Saint-Cyprian-of-CarthageAfter this we say Hallowed be Thy name – not that we wish for God that He may be hallowed by our prayers, but that we beseech of Him that His name may be hallowed in us.

But by whom is God sanctified, since He Himself sanctifies?

Well, because He says Be ye holy, even as I am holy (Lev. 20:7), we ask and entreat, that we who were sanctified in baptism may continue in that which we have begun to be.

And this we daily pray for; for we have need of daily sanctification, that we who daily fall away may wash out our sins by continual sanctification.

And what the sanctification is which is conferred upon us by the condescension of God, the apostle declares, when he says:

Neither fornicators, nor idolaters, nor adulterers, nor effeminate, nor abusers of themselves with mankind, nor thieves, nor deceivers, nor drunkards, nor revilers, nor extortioners, shall inherit the kingdom of God.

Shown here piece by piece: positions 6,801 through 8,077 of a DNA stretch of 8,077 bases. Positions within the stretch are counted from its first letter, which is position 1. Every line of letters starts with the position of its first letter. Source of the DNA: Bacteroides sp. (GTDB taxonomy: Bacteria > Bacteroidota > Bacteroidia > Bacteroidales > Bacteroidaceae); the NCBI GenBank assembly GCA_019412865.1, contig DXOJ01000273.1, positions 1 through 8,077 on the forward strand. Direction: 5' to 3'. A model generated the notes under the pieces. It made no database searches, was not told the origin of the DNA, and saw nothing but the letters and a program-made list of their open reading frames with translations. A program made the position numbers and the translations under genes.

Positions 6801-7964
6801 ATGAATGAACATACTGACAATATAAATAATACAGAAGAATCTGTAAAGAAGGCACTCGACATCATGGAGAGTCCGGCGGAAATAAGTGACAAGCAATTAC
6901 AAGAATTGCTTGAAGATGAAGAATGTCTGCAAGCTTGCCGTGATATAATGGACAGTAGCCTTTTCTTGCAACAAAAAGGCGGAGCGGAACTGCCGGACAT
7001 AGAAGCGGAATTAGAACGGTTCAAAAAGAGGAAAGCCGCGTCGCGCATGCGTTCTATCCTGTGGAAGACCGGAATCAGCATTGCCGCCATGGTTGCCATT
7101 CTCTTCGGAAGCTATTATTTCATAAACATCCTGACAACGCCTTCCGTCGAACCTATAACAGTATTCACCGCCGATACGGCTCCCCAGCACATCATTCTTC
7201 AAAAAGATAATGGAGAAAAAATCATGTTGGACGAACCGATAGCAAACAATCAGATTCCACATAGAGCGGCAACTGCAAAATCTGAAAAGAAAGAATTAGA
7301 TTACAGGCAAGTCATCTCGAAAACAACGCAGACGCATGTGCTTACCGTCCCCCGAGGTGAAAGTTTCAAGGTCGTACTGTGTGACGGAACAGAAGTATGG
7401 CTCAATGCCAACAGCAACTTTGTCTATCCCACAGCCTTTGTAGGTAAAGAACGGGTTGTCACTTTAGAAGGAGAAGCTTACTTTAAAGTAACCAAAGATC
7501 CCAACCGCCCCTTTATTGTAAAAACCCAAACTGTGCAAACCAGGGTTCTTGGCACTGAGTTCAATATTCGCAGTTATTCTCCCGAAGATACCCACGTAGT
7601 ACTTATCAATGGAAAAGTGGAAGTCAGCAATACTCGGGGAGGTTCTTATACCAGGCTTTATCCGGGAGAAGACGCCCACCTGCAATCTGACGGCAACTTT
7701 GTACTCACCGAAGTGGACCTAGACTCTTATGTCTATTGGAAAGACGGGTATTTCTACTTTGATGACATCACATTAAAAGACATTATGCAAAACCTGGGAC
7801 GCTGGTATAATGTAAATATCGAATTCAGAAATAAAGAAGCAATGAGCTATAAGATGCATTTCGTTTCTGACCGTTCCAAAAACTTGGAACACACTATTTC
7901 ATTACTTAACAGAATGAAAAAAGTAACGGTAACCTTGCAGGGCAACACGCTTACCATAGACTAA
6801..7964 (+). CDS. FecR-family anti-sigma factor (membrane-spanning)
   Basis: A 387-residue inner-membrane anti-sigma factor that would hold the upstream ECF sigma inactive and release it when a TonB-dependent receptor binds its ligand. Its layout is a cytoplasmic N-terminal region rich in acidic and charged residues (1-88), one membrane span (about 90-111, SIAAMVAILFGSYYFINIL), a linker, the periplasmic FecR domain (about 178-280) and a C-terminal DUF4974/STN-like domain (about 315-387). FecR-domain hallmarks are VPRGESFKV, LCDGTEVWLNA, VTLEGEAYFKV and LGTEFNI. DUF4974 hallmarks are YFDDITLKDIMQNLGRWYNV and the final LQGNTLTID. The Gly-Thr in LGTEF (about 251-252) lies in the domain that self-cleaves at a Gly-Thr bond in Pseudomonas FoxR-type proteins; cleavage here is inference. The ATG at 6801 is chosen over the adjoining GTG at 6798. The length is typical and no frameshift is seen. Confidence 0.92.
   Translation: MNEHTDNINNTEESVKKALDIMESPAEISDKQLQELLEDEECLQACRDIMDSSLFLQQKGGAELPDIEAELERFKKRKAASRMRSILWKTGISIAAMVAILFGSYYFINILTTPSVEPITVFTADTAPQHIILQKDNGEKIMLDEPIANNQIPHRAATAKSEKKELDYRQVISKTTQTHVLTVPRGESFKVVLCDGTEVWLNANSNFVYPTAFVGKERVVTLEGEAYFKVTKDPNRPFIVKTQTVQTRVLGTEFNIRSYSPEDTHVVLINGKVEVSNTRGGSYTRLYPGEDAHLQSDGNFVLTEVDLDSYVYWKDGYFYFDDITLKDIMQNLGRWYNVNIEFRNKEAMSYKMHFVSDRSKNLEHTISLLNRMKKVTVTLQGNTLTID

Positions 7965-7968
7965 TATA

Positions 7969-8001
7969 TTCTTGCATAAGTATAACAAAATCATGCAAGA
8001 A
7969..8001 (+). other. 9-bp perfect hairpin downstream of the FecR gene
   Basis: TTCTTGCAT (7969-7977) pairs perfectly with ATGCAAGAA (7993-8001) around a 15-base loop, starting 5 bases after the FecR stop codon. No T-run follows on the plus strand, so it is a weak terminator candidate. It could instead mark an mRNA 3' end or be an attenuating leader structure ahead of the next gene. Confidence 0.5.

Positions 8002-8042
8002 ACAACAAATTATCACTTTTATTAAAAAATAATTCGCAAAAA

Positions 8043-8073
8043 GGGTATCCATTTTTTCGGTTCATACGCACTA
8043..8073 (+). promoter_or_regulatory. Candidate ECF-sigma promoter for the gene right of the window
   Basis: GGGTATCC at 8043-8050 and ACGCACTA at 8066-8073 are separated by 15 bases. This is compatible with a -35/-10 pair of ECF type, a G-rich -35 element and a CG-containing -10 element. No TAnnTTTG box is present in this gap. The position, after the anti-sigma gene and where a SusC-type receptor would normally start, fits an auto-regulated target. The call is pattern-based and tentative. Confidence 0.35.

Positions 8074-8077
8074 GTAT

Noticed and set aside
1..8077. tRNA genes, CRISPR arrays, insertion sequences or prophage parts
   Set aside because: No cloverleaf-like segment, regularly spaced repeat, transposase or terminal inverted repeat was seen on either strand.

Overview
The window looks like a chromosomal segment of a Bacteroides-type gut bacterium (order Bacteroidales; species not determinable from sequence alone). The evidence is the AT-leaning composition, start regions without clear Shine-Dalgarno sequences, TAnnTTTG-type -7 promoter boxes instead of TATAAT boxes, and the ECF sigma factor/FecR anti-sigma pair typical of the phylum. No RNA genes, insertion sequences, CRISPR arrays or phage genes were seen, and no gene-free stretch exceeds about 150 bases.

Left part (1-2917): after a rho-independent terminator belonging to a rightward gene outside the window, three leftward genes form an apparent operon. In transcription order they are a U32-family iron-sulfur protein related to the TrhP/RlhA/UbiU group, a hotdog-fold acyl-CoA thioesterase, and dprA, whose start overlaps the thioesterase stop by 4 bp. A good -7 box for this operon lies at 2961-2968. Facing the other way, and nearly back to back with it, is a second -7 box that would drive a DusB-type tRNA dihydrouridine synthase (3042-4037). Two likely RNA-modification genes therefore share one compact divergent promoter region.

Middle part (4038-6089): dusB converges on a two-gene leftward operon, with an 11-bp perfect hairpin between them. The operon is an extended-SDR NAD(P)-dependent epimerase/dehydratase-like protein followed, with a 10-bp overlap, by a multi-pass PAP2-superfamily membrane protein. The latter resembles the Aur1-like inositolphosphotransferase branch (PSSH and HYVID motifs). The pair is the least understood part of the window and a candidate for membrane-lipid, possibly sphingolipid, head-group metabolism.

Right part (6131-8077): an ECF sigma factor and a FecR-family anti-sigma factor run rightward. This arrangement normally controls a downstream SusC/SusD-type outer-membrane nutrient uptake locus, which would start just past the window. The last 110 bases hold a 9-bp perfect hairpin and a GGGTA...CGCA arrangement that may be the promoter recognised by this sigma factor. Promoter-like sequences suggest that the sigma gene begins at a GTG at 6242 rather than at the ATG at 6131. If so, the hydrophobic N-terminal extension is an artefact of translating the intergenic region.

And such indeed were you; but ye are washed; but ye are justified; but ye are sanctified in the name of our Lord Jesus Christ, and by the Spirit of our God (1 Cor. 6:9).

He says that we are sanctified in the name of our Lord Jesus Christ, and by the Spirit of our God.

We pray that this sanctification may abide in us…that the sanctification and quickening which is received from the grace of God may be preserved by His protection.

There follows in the prayer Thy kingdom come.

We ask that the kingdom of God may be set forth to us, even as we also ask that His name may be sanctified in us.

For when does God not reign, or when does that begin with Him which both always has been, and never ceases to be?

We pray that our kingdom, which has been promised us by God, may come, which was acquired by the blood and passion of Christ;

that we who first are His subjects in the world, may hereafter reign with Christ when He reigns, as He Himself promises and says:

Come, ye blessed of my Father, receive the kingdom which has been prepared for you from the beginning of the world (Matt. 25:34).

Christ Himself, dearest brethren, however, may be the kingdom of God, whom we day by day desire to come, whose advent we crave to be quickly manifested to us.

For since He is Himself the Resurrection since in Him we rise again, so also the kingdom of God may be understood to be Himself, since in Him we shall reign.

Cyprian of Carthage (d.258): On The Lord’s Prayer, 12-13.